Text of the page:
Group picture to close off a successful workshop (all photos by Leo Veger)

Regular festival visitors know that while the event day is passing by more and more trash will cover the floor. Heineken, known as one of the largest drinks suppliers at events, wants to invest in sustainable solutions, based on the principles of circularity. That is why they have partnered with WDCD to investigate the development of a new challenge that could lead to more circular solutions for serving drinks at events.
By Rosa Kieft

To map the key issues Heineken and WDCD organized a kick-off workshop during WDCD Live Amsterdam. For the workshop we joined forces with the main stakeholders of the problem: representatives of the drinks industry, festival organizers, municipalities, festival innovators and design thinkers from the creative industry. The goal of the workshop was to start a conversation with all parties involved as equal problem owners and together explore multiple insights, problems and opportunities.

Introduction to the workshop by Heineken’s Jetske Freeve

Experienced event visitors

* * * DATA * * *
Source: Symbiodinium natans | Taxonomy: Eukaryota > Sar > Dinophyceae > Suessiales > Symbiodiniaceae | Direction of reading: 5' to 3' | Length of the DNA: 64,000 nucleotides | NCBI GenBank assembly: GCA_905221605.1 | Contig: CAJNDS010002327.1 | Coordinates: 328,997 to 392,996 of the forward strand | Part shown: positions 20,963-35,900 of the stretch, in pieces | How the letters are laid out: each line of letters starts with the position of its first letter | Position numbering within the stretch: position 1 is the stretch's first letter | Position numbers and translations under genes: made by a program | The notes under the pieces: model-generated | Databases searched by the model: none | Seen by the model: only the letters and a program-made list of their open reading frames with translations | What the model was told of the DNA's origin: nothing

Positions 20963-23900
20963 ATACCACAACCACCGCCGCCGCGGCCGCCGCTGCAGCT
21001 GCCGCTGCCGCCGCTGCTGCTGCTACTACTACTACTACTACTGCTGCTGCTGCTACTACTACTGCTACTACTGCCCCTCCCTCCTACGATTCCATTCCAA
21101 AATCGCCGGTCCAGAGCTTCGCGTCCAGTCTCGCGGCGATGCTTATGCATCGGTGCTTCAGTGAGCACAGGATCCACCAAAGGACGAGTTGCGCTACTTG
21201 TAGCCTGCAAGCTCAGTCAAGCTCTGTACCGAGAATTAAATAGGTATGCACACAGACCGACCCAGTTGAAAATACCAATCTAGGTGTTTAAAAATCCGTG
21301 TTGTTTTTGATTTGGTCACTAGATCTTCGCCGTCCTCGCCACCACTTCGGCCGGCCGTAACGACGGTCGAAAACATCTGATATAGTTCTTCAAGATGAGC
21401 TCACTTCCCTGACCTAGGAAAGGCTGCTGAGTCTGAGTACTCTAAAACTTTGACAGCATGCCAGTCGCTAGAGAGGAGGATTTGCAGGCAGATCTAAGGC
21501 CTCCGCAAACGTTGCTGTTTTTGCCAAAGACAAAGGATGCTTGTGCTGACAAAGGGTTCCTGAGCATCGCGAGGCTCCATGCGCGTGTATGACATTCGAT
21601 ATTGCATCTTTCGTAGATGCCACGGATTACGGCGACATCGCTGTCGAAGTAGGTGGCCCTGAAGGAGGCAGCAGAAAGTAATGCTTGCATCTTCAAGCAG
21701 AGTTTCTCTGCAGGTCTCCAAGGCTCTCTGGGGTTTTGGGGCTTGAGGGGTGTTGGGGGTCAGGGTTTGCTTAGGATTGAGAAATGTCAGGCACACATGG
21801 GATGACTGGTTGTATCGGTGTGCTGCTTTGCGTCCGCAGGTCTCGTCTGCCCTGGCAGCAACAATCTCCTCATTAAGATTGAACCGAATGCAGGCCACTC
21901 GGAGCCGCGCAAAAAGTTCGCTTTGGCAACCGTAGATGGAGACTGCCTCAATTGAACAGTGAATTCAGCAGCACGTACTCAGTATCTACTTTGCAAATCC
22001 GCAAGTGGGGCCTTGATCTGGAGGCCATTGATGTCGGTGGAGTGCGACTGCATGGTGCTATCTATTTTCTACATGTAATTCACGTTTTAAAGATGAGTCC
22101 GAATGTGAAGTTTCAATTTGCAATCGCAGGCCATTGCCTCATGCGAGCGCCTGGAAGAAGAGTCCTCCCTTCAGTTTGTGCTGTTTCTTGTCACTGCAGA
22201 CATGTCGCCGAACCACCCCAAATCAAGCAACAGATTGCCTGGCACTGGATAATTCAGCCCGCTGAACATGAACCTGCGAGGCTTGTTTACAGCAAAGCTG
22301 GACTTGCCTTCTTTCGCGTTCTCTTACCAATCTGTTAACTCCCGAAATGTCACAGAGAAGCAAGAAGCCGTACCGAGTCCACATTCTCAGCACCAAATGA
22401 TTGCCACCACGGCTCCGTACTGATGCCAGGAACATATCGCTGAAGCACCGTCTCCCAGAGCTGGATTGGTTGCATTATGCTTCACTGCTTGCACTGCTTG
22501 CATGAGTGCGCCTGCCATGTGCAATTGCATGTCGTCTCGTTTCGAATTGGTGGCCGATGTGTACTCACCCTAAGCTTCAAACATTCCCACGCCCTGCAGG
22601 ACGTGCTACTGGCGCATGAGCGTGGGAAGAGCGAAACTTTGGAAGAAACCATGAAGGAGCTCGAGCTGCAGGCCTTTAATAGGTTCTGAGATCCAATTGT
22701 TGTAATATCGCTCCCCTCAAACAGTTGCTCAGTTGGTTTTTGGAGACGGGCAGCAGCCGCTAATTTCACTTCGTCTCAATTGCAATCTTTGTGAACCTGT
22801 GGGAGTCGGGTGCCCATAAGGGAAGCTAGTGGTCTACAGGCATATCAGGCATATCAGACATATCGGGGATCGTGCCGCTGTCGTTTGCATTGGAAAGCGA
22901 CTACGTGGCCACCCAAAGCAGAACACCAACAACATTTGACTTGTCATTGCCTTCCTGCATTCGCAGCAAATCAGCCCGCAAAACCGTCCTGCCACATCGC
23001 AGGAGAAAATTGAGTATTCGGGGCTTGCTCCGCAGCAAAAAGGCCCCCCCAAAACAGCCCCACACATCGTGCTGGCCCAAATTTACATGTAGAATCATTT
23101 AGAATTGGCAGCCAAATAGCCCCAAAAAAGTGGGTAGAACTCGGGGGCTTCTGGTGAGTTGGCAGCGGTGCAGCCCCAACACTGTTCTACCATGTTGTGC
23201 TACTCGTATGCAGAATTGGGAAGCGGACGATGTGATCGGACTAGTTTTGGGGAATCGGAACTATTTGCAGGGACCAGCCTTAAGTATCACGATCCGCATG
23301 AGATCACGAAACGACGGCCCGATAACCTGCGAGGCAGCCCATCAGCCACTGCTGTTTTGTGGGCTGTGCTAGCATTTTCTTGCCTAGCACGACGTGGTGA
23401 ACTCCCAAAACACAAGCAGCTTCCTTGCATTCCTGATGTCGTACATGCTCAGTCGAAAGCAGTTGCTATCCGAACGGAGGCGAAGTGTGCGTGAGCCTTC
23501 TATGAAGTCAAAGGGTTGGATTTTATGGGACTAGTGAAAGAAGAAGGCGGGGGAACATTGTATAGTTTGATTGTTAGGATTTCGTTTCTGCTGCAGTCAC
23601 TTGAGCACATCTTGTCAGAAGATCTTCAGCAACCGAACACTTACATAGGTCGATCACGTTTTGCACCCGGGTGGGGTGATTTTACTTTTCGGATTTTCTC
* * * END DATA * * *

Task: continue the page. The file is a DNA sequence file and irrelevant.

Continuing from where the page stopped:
Especially insightful for the participants was the opportunity to interview experienced event visitors. As one of them stated: ‘I visit a festival to enjoy the music and the company of my friends. When we are in front of the stage with a beer in hand, I usually won’t leave my friends to throw away a cup. First of all because it is too much trouble and therefore a matter of convenience, secondly because I am afraid to lose my friends.’

Bas Raaijmakers
 (STBY) explains the research done for the proposed challenge

These and other insights encouraged the participants to adjust their framing of the problem. One of the ideas proposed was for example to use a role model, someone who can inspire other’s behaviour. Another suggestion was the realization of the value of plastic: ‘Beer is liquid gold; plastic cups are solid gold.’

The workshop was a successful first step in reframing the problem and hopefully a challenge will bring forward potential solutions so that in the near future pictures of festivals won’t be needing Photoshop to show a clean surface. Even when bins are placed all around the festival area and even though festival visitors usually care about environmental responsibility, the plastic carpet at the end of a festival day until now seems unavoidable.